(HealthTech Wire / Interview) - Next year in Copenhagen the European Commission’s Ministerial Conference on eHealth will celebrate its tenth anniversary. This year, at eHealth Week in Budapest, HealthTech Wire spoke to the European Commission’s Director-General for Information Society and Media, Robert Madelin, about what will have changed between now and then with regards to eHealth adoption in Europe — especially given this year’s bold call for action.
Mr. Madelin, what is the Commission doing to advance the implementation of eHealth in Europe?
There are a number of initiatives, all geared towards action and results. I have just returned from a meeting of the high-level eHealth governance group. It has been decided to transform this group into the voluntary eHealth Network established by Article 14 on eHealth of the recently adopted Directive on patients’ rights in cross-border healthcare.
The voluntary eHealth Network connects national authorities to help Member States facilitate the transmission of data in cross-border care scenarios. This can range from introducing a portable electronic healthcare ID to agreeing common guidelines for developing technical and semantic interoperability. During the meeting we outlined recommendations for the chair of the Health Network to present to the Polish Presidency of the Council of the European Union during the second half of 2011.
What are these recommendations?
The definition of a minimum dataset for patient summaries and the establishment of standards for interoperability and guidelines for the reuse of data. The high level group will also set priorities for a future eHealth Action Plan and define key action points for the progress of eHealth in Europe.
What do you think is currently hindering the rapid progress of eHealth?
We have to align politics, high-end research and pragmatic initiatives to move jointly towards the adoption of eHealth and deliver results. With a variety of targeted actions, the Commission wants to lead Europe’s eHealth stakeholders out of silo thinking – and I believe this is now possible.
For example, we launched the eHealth Task Force yesterday to get intelligent people to think outside the box and ask some fundamental questions: ‘Are we moving in the right direction? Are we taking the required actions?’ This one-year initiative is chaired by Toomas Hendrik Ilves, President of Estonia, and it is clearly aimed at connecting all stakeholders and moving them closer to eHealth users: healthcare professionals and patients.
Europe’s 2020 strategy and its Innovation Union Initiative are widely believed to benefit eHealth implementation. Have you any views on this?
With over 30 action points, the Innovation Union aims to improve conditions and access to finance for research and innovation in Europe. It is bridging the gap between research and deployment: innovative eHealth ideas must be turned into products and services that create growth and jobs. I am happy to see that due to the efforts and investments in the past years, the European eHealth market is now at a stage where it can start growing on its own.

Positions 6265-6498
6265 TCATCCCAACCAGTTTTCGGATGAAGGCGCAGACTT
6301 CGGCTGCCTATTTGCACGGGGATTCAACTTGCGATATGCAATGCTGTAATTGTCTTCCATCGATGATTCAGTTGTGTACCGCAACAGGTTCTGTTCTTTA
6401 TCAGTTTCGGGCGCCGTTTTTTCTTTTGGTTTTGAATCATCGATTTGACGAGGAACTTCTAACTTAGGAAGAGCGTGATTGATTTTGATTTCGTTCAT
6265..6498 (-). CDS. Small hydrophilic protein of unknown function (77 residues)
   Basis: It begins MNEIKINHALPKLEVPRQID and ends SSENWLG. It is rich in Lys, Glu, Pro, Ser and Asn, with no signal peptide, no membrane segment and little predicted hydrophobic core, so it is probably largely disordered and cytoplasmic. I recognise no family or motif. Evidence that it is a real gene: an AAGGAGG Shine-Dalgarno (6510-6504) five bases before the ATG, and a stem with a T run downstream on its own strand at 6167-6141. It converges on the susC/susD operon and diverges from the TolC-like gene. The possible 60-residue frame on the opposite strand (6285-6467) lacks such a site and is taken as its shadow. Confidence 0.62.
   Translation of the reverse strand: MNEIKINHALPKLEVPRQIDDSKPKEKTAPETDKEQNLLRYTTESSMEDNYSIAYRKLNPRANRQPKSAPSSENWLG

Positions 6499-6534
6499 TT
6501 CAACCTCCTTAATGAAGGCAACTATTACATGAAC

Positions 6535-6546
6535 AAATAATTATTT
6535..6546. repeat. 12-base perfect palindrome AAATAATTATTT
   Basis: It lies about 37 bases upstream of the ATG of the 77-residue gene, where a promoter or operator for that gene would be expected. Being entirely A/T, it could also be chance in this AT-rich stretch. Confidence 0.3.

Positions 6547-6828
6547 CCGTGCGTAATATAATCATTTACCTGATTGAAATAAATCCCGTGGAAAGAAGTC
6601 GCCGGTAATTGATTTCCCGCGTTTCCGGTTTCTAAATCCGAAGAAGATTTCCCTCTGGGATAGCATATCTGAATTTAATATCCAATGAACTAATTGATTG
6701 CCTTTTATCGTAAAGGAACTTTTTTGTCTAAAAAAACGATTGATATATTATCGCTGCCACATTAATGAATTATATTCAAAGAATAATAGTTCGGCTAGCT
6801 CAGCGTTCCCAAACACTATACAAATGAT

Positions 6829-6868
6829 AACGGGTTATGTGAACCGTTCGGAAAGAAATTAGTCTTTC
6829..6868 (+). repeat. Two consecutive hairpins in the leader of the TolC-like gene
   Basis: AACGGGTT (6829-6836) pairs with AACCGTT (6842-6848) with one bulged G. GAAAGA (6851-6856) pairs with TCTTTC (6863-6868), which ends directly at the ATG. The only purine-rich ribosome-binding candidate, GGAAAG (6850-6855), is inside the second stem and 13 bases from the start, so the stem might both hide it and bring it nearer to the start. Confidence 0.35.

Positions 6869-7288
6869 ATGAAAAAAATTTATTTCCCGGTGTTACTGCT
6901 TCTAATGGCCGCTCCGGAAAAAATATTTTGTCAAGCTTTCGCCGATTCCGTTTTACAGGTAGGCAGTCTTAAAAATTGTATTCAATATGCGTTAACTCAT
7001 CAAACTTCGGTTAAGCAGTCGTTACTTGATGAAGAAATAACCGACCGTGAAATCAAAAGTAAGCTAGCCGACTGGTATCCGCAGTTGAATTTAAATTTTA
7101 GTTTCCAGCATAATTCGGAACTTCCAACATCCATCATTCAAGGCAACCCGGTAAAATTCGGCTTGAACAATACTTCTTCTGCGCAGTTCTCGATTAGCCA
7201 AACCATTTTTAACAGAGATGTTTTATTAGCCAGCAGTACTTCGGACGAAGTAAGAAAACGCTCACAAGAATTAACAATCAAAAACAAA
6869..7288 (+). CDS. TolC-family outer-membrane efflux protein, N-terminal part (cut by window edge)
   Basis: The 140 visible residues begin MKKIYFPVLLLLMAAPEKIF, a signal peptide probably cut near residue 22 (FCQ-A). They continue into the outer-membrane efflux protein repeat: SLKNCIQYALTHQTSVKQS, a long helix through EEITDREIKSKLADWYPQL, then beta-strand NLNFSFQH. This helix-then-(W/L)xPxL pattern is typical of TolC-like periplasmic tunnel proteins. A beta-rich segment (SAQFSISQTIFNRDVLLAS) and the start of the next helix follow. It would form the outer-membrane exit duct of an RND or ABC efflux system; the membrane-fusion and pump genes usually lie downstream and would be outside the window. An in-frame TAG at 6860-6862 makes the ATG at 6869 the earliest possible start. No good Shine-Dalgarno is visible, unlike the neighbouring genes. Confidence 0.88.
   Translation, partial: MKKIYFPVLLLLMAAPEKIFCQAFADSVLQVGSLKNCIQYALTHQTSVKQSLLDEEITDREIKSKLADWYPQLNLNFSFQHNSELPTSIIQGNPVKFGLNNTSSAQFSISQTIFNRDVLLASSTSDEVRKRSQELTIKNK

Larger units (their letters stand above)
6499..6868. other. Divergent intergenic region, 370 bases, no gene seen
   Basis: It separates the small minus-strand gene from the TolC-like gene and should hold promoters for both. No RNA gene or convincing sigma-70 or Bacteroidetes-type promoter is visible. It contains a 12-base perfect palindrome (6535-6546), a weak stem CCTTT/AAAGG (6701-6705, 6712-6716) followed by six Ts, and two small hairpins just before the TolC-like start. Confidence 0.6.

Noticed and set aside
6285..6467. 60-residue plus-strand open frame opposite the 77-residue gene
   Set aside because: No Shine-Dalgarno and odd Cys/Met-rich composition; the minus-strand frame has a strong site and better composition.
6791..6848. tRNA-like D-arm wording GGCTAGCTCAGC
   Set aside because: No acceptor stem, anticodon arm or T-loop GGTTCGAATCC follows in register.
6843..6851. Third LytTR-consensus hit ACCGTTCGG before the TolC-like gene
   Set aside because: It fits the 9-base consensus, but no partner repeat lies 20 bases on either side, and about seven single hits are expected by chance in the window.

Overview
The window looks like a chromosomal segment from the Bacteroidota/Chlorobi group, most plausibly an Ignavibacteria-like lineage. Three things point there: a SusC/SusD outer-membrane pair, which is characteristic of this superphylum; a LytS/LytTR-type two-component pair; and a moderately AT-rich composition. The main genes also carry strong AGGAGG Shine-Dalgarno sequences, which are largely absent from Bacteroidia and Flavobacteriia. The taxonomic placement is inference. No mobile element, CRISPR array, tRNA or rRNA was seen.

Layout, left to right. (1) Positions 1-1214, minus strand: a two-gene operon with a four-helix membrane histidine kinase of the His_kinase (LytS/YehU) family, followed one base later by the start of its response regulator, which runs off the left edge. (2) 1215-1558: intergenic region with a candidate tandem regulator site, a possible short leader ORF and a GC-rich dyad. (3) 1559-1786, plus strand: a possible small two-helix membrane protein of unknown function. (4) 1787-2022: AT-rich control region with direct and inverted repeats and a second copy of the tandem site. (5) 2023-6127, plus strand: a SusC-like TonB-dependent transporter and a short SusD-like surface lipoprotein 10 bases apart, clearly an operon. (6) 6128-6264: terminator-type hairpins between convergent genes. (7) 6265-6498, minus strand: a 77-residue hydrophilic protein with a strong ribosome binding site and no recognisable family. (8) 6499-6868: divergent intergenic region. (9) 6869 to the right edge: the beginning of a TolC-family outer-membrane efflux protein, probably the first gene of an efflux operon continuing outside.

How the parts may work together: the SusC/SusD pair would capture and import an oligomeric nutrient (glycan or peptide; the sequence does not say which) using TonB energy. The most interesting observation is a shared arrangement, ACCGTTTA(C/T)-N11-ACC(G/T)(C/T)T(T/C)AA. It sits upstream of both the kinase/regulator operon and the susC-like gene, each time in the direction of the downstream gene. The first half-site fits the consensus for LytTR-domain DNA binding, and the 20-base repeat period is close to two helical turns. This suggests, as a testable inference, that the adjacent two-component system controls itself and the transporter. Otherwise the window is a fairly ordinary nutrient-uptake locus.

A big topic at eHealth week this year is the partnership on Active and Healthy Ageing. What is the thinking behind this initiative?
It is a multi-stakeholder partnership, involving industry, policy, research and the service sector to bring solutions to the market that can improve the care of the elderly and help them to live independently. We now need to invest in order to move from pilot projects towards full-scale implementation. The Partnership can help with pre-commercial procurement and provide the reality checks needed to avoid a misguided technology push. A strategic implementation plan is scheduled for autumn 2011. A report on work in progress can be expected by the end of the year.
It is anticipated that eHealth Week 2012 in Copenhagen will provide a reality check for Europe’s eHealth efforts. Where do you think we will be by then?
There is clearly an increased degree of confidence that we will achieve our goals. The eHealth taskforce will have filed its report, the epSOS testing phase will have been completed and assessed, a new eHealth Strategy Paper will have been launched and the voluntary eHealth network will have begun to prepare its first round of decisions. Together with a new framework programme for research, these initiatives will lead to a push in adopting eHealth services in the European Union. The European Commission for its part is certainly putting a great deal of resources and dedication into it.
Source: HealthTech Wire. This is a HealthTech Wire Interview. © so2say communications. All rights reserved.